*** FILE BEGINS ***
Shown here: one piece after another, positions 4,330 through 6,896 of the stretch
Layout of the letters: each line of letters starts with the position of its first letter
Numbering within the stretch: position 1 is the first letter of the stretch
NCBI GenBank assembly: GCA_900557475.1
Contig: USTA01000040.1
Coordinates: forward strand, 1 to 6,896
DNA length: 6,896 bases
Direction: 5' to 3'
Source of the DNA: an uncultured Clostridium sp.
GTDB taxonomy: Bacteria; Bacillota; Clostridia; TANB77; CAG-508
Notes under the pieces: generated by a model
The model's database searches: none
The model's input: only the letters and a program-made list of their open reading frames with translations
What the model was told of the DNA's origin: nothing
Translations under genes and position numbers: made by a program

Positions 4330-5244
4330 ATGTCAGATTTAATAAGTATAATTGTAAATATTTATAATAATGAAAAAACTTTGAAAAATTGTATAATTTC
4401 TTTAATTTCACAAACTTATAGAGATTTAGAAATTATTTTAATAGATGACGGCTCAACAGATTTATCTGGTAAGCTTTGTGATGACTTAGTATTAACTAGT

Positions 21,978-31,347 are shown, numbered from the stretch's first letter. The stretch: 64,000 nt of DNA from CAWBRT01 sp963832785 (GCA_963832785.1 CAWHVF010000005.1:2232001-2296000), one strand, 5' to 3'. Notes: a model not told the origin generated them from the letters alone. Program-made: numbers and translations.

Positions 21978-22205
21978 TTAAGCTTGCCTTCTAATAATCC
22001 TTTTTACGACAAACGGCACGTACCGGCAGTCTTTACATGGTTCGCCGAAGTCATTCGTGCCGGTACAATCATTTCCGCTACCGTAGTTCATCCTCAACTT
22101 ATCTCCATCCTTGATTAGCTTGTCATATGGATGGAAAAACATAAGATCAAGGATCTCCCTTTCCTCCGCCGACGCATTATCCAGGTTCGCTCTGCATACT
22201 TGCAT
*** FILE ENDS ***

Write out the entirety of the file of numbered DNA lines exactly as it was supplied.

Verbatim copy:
Shown here: one piece after another, positions 4,330 through 6,896 of the stretch
Layout of the letters: each line of letters starts with the position of its first letter
Numbering within the stretch: position 1 is the first letter of the stretch
NCBI GenBank assembly: GCA_900557475.1
Contig: USTA01000040.1
Coordinates: forward strand, 1 to 6,896
DNA length: 6,896 bases
Direction: 5' to 3'
Source of the DNA: an uncultured Clostridium sp.
GTDB taxonomy: Bacteria; Bacillota; Clostridia; TANB77; CAG-508
Notes under the pieces: generated by a model
The model's database searches: none
The model's input: only the letters and a program-made list of their open reading frames with translations
What the model was told of the DNA's origin: nothing
Translations under genes and position numbers: made by a program

Positions 4330-5244
4330 ATGTCAGATTTAATAAGTATAATTGTAAATATTTATAATAATGAAAAAACTTTGAAAAATTGTATAATTTC
4401 TTTAATTTCACAAACTTATAGAGATTTAGAAATTATTTTAATAGATGACGGCTCAACAGATTTATCTGGTAAGCTTTGTGATGACTTAGTATTAACTAGT

Positions 21,978-31,347 are shown, numbered from the stretch's first letter. The stretch: 64,000 nt of DNA from CAWBRT01 sp963832785 (GCA_963832785.1 CAWHVF010000005.1:2232001-2296000), one strand, 5' to 3'. Notes: a model not told the origin generated them from the letters alone. Program-made: numbers and translations.

Positions 21978-22205
21978 TTAAGCTTGCCTTCTAATAATCC
22001 TTTTTACGACAAACGGCACGTACCGGCAGTCTTTACATGGTTCGCCGAAGTCATTCGTGCCGGTACAATCATTTCCGCTACCGTAGTTCATCCTCAACTT
22101 ATCTCCATCCTTGATTAGCTTGTCATATGGATGGAAAAACATAAGATCAAGGATCTCCCTTTCCTCCGCCGACGCATTATCCAGGTTCGCTCTGCATACT
22201 TGCAT